Power to You! India Now Has Four Women High Court Chief Justices

It is quite an achievement considering the heavily skewed sex ratio in the Indian judicial system

With the appointment of Justice Indira Banerjee as the Chief justice of the Madras High Court on Wednesday, four high courts in India are now headed by women. The sex ratio in the Indian judicial system is skewed as it is not representative of the female population of the country, and therefore, this seems to be a step forward.

However, this progress may be short lived since Chief Justice Rohini will be retiring in two days. Taking into account that two of these women were being considered for elevation to the supreme court, we can hope that there will be more women entering our judicial system.

Justice NN Mhatre, Chief Justice of the Calcutta High Court

Born in 1955, Justice Nishita Nirmal Mhatre graduated from Government Law College, Mumbai. Enrolled as an advocate on the rolls of Bar Council of Maharashtra & Goa on 10 November 1978, she practised in the Industrial Tribunal and Labour Court, Motor Accidents Claims Tribunal and the High Court at Bombay.

She was transferred to the High Court in Calcutta, and sworn in as its Judge on 6 January 2012.

Further, she was appointed as Acting Chief Justice of the Calcutta High Court on 1 December 2016.

The Calcutta High Court ordered the CBI to conduct a preliminary probe into the Narada sting operation. A division bench of acting Chief Justice Nishita Mhatre and Justice T Chakraborty asked the CBI to complete its preliminary inquiry in 72 hours.

Justice Indira Banerjee, Chief Justice of the

Madras High Court

Justice Indira Banerjee served as a judge in the Delhi High Court . She enrolled as an advocate in 1985.

She was appointed permanent judge of Calcutta High Court in February 2002, and was transferred to Delhi High Court in August last year.

She was sworn-in as the Chief Justice of the Madras High Court on 5 April 2017.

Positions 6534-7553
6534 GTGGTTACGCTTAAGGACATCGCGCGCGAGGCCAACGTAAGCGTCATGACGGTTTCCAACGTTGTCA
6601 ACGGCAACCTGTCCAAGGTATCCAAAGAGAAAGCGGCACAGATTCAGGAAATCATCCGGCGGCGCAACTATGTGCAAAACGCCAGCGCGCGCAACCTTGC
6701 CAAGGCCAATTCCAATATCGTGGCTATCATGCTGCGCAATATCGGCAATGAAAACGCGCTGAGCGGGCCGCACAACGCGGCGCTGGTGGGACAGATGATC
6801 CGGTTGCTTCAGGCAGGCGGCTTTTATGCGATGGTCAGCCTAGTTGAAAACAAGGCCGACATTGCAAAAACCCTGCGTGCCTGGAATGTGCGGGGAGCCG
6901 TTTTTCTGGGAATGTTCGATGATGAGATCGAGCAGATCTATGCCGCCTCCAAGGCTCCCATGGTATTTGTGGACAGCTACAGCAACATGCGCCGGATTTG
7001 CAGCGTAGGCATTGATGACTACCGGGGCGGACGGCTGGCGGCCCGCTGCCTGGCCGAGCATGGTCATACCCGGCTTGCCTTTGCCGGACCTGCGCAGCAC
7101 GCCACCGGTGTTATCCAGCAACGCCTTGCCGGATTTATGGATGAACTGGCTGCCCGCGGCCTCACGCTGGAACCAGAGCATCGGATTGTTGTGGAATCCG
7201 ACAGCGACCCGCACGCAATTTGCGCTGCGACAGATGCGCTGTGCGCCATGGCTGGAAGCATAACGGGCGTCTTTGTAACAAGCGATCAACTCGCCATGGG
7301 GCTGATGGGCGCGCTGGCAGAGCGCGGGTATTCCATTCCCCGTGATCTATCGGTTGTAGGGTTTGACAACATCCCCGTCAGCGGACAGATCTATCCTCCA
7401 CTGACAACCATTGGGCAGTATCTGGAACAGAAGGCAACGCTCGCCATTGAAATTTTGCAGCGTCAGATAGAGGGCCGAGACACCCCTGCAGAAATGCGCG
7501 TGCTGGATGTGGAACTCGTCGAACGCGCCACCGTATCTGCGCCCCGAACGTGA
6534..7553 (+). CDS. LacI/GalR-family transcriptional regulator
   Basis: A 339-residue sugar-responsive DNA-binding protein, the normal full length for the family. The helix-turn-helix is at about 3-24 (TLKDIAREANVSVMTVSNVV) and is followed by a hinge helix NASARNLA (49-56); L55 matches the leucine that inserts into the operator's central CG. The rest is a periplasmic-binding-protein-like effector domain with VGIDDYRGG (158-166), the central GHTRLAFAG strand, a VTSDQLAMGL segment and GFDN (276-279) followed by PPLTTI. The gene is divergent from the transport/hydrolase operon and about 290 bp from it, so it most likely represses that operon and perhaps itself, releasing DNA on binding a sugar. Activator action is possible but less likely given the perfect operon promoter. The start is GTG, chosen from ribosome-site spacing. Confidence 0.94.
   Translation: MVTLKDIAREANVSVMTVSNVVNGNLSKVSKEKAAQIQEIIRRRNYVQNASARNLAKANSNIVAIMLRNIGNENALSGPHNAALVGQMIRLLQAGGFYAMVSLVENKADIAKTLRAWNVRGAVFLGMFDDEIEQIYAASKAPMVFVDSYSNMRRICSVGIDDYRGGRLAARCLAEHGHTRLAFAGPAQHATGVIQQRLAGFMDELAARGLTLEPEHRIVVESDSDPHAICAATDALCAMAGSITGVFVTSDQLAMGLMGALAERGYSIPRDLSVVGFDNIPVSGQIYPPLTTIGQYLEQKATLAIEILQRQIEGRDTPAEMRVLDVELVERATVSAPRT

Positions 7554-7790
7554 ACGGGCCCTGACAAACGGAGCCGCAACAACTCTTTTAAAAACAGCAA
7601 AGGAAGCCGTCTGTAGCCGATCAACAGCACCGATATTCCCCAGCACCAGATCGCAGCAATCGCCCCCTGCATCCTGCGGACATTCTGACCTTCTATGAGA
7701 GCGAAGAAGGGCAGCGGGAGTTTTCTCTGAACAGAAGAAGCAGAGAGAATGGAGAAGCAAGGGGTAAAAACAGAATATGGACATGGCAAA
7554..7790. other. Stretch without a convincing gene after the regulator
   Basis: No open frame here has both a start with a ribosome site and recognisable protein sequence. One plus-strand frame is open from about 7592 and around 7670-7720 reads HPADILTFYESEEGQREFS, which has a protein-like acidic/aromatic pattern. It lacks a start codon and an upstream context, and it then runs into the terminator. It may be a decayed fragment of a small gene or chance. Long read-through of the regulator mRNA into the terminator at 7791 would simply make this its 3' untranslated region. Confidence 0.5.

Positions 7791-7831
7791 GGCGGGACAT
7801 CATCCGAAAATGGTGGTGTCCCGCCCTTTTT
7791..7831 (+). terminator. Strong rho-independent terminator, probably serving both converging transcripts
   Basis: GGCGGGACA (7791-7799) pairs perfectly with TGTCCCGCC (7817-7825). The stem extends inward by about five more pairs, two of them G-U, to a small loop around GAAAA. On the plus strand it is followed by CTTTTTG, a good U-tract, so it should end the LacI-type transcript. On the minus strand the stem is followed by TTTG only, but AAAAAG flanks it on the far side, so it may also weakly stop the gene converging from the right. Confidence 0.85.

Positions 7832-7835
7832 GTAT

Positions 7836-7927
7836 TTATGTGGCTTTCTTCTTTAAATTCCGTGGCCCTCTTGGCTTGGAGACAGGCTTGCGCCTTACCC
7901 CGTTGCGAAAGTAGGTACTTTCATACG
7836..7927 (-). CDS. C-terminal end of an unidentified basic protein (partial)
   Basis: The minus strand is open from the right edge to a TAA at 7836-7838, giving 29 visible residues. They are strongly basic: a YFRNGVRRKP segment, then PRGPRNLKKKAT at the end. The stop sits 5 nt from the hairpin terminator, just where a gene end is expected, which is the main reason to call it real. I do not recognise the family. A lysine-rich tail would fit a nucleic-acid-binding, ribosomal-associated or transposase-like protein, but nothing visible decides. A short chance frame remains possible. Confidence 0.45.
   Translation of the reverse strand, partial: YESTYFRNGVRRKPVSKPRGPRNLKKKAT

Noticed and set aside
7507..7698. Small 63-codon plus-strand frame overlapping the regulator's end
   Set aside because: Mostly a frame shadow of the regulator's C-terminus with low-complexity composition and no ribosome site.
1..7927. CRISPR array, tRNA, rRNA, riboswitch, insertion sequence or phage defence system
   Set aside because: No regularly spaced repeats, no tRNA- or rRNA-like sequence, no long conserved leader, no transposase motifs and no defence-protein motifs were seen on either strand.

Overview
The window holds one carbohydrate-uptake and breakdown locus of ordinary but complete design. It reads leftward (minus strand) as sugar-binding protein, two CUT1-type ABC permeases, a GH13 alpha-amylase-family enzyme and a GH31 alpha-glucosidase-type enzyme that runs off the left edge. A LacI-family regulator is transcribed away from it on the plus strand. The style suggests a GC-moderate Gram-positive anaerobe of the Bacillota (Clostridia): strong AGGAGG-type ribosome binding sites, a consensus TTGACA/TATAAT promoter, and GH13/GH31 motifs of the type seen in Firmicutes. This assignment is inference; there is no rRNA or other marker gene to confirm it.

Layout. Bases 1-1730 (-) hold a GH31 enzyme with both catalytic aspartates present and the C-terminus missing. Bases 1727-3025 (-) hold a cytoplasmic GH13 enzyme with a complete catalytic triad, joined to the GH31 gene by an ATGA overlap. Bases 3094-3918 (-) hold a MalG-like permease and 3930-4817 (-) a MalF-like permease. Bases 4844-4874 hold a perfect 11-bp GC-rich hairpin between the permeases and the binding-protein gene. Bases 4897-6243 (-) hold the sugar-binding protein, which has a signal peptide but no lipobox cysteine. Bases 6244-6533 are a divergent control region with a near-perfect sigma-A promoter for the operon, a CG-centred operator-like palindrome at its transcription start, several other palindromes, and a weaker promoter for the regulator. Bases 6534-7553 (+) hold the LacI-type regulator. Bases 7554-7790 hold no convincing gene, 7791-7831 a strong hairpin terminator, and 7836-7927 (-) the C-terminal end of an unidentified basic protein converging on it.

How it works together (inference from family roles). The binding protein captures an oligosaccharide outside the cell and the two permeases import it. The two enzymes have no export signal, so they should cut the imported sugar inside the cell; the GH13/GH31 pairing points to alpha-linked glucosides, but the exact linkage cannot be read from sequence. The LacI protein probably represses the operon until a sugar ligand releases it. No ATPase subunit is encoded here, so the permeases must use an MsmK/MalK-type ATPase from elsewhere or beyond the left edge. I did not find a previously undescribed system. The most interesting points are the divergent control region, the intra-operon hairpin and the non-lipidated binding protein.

Justice Gorla Rohini, Chief Justice of the Delhi High Court

Born in 1955 at Visakhapatnam, Justice G. Rohini graduated from Osmania University and obtained a degree in Law from the College of Law, Visakhapatnam.

She was enrolled as an Advocate on 18 December 1980, and was active in the Andhra Pradesh High Court at Hyderabad.

She was then appointed as Additional Judge of the Andhra Pradesh High Court on 25 June 2001, and as a Permanent Judge on 31 July 2002.

On 21 April, she was appointed as the first woman Chief Justice of the Delhi High Court.

Having grown up in an environment where women were only supposed to be involved in the home, she has taken up several cases regarding female infanticide and girl child abuse. She has also fought for the equal rights of working women who are not given the same positions as men in several regions of India.

Justice Manjula Chellur, Chief Justice of the Bombay High Court

Born in 1955, Justice Manjula Chellur, obtained her LLB degree from Renukacharya Law College in 1977.

She was the first woman advocate of Bellary, and served as a legal advisor to several banks and agro- industries.

In April 1988, she joined the Karnataka Judicial Service .

She was appointed as a Judge of the Karnataka High Court in February 2000 as its first woman judge, and was also an Executive Chairperson of Karnataka State Legal Services Authority, and took keen interest for the welfare of the transgender community in Karnataka.

She was appointed as Acting Chief Justice of the Kerala High Court on 9 November 2011, and then as its Chief Justice on 26 September 2012.

Assuming the office of Chief Justice of Calcutta High Court in August 2014, she became the 37th and first ever woman Chief Justice of Calcutta High Court.

On 22 August 2016, she assumed the office of Chief Justice of the Bombay High Court.

Recently, she was at a hearing of a petition filed by a 14-year-old rape victim, seeking Rs three lakh as compensation under the government’s ‘Manodhairya Yojana’. Chellur did not like the way the government was approaching the case as she thought they were being insensitive, and asked them to start taking such matters ‘from the heart’.

(With inputs from: PTI)